How to Foster Change in Kids’ Behavior after Quarantine

COVID-19 has impacted lives across the globe. Whether it’s the loss of someone close to you, mental health challenges, or a reduction in your household income, the pandemic one way or another has affected us all.

Children are not an exception. They may not communicate their worries with us or express their feelings like adults, but they are also going through a difficult time. They have missed out on valuable learning time at school and have been unable to socialize with friends as they usually would. They may even be scared of the virus due to the snippets of information that they’ve overheard. 

But being forced to slow down has also had a positive impact on children. Kids have had a chance to spend more quality time with their parents and enjoy the benefits of boredom. During the lockdown, they have had to let their imagination run wild more often, thus developing their creativity and inventiveness. And all this learning will serve them when they are grown-ups to make time to slow down, notice small things, and other positive life-long habits.

At this point though, their routine has been modified. And as a parent, you may be  concerned about their reservations and how their behavior will change after the quarantine. We are facing life in the new normal, and just like it is challenging for adults, it is also for your little ones.

Now is therefore a good time to reduce screen time, start safely interacting with peers again, and deal with fears acquired during confinement. As a parent, there is so much you can do to foster change in your kids’ behavior and make the transition as smooth as possible:

1. Talk through their worries

Firstly, talk through any worries that your child may have. It’s important to do this in a quiet space, free of distractions. Try and choose a time when any siblings are occupied and unlikely to interrupt so that your child has your full attention. Ask open questions such as ‘how are you feeling about going to the park or back to school?’ to encourage your child to open up to you.

2. Remind them of the positives

You can also help your child by reminding them of what they enjoyed about being out as well as at school. It could be seeing their friends, a particular lesson, or a favorite teacher. Bringing happy memories about school to the front of their mind will make them more eager to return. 

3. Normalize the hygiene practices

Ensure that you discuss good hygiene practices with your child, such as handwashing and catching their coughs and sneezes in a tissue. They may be worried about catching the virus when out, which is a valid concern. But you can help by reassuring them that these good hygiene practices will protect both themselves and their friends.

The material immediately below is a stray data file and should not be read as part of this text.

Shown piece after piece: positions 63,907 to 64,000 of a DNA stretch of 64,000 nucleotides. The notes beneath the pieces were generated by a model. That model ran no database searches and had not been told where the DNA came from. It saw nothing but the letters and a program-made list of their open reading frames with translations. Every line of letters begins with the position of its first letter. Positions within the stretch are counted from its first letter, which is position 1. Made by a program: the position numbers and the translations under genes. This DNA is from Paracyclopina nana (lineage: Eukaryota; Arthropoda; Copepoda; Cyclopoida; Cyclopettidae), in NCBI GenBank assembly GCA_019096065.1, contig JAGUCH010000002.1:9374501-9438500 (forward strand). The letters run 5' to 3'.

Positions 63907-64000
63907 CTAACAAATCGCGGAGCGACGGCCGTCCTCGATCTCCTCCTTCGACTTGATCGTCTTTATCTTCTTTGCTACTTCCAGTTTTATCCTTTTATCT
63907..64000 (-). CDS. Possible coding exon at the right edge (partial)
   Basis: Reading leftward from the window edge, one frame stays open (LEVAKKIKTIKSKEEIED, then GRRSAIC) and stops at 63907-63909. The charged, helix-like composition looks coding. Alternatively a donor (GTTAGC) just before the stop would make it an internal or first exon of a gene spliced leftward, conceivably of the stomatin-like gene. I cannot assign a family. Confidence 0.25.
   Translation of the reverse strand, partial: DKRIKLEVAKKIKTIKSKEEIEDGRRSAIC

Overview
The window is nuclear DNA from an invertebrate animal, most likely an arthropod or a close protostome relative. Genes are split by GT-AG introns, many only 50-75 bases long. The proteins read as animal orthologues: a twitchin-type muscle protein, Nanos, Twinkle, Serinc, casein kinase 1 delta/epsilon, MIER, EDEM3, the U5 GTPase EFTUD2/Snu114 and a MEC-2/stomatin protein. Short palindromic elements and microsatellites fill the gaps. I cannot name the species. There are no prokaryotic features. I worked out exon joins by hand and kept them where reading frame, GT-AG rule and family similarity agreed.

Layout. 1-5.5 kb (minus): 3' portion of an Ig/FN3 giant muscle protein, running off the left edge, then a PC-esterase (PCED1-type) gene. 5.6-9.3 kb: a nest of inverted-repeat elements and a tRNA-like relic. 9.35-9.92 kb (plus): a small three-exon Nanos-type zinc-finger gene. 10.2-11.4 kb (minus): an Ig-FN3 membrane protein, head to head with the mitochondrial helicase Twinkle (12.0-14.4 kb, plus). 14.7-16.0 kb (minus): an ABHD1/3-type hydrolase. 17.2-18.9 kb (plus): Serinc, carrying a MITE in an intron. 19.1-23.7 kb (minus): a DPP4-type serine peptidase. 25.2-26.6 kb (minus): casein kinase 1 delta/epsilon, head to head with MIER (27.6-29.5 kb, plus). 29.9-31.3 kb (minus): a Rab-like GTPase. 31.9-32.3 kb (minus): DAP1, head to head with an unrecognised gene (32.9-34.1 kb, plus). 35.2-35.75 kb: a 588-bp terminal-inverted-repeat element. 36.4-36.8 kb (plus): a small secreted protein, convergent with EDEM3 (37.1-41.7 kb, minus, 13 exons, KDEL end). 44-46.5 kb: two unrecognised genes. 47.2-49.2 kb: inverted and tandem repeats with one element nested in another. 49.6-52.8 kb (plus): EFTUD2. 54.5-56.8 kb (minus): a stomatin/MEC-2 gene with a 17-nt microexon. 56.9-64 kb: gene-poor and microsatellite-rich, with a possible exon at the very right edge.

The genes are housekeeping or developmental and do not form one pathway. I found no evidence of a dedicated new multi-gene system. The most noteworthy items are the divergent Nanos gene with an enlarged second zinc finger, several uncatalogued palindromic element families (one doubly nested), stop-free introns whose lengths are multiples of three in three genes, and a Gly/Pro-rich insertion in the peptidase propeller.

And you can help normalise these hygiene practices even further by highlighting that they are not just relevant now, but are important to know, to stay healthy throughout life.

4. Gradual adaptation

You may want to make contact with some of their closest friends and meet up with a reduced group. If you think your child will find it challenging to start interacting with other children again, you may want to consider the option to catch up through a video call before a physical encounter. A gradual adaptation to going out and seeing other people will make their return to school feel less scary and remind them of the fun times they have together. 

5. Talk to educators

It can also be beneficial to talk to professionals in childcare education and people with experience working with children. As they have first-hand experience and know other families’ circumstances, they can give you some valuable insights.

6. Accept some new habits

After spending so much time at home, we have all acquired new habits that we don’t necessarily need to break. If you feel that you should better control your child’s screen time, for example, don’t stress out about it too much. As your children start going out again, these practices will naturally decrease, making space for more positive attitudes.

Most of all, you will want to make sure your child knows that you are there to talk to. Knowing that the person they trust most is there for them is the best reassurance that they can get.

Maria Kennedy is a journalist and freelance content writer. She covers stories on online publications about education, wellbeing, nutrition, women, and innovation. In her spare time, she enjoys practicing yoga and traveling with her husband and kids.


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